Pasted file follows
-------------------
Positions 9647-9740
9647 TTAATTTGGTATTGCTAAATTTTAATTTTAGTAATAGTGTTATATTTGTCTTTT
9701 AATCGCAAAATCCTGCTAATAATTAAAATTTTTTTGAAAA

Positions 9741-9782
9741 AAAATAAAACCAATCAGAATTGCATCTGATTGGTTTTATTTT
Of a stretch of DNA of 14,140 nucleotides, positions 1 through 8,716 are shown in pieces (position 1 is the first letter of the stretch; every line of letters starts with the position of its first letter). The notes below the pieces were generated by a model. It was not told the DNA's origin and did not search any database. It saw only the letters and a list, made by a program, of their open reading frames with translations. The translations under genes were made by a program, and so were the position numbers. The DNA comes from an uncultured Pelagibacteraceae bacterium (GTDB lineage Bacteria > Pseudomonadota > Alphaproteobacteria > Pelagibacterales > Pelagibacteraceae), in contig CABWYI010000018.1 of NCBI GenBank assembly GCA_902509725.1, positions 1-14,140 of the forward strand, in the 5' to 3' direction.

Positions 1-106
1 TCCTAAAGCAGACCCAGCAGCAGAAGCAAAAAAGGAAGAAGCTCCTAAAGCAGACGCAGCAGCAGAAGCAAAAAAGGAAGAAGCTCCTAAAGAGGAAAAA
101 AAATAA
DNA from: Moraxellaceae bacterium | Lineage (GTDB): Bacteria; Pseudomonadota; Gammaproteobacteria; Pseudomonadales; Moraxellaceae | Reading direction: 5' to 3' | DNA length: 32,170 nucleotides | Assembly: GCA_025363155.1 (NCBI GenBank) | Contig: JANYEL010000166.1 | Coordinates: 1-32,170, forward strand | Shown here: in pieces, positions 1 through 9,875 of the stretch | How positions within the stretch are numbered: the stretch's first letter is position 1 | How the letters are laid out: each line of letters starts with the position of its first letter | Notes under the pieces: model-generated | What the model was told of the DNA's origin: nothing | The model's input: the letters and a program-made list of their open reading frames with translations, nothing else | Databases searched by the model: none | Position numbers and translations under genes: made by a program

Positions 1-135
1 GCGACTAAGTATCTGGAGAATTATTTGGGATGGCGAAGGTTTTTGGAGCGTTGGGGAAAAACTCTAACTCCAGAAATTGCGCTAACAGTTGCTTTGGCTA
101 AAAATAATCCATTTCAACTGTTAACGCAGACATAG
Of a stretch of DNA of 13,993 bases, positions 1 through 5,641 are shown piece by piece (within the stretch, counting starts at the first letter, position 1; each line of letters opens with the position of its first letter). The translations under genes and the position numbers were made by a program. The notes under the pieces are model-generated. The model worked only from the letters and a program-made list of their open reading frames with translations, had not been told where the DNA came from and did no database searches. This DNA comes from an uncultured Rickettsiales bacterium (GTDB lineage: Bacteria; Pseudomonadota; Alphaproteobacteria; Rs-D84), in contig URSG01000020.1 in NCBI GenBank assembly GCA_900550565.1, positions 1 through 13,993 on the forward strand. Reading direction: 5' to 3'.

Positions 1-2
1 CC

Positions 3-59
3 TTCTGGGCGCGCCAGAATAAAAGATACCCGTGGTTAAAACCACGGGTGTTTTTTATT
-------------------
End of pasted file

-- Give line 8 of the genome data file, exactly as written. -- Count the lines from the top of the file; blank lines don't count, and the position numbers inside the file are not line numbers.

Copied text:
1 TCCTAAAGCAGACCCAGCAGCAGAAGCAAAAAAGGAAGAAGCTCCTAAAGCAGACGCAGCAGCAGAAGCAAAAAAGGAAGAAGCTCCTAAAGAGGAAAAA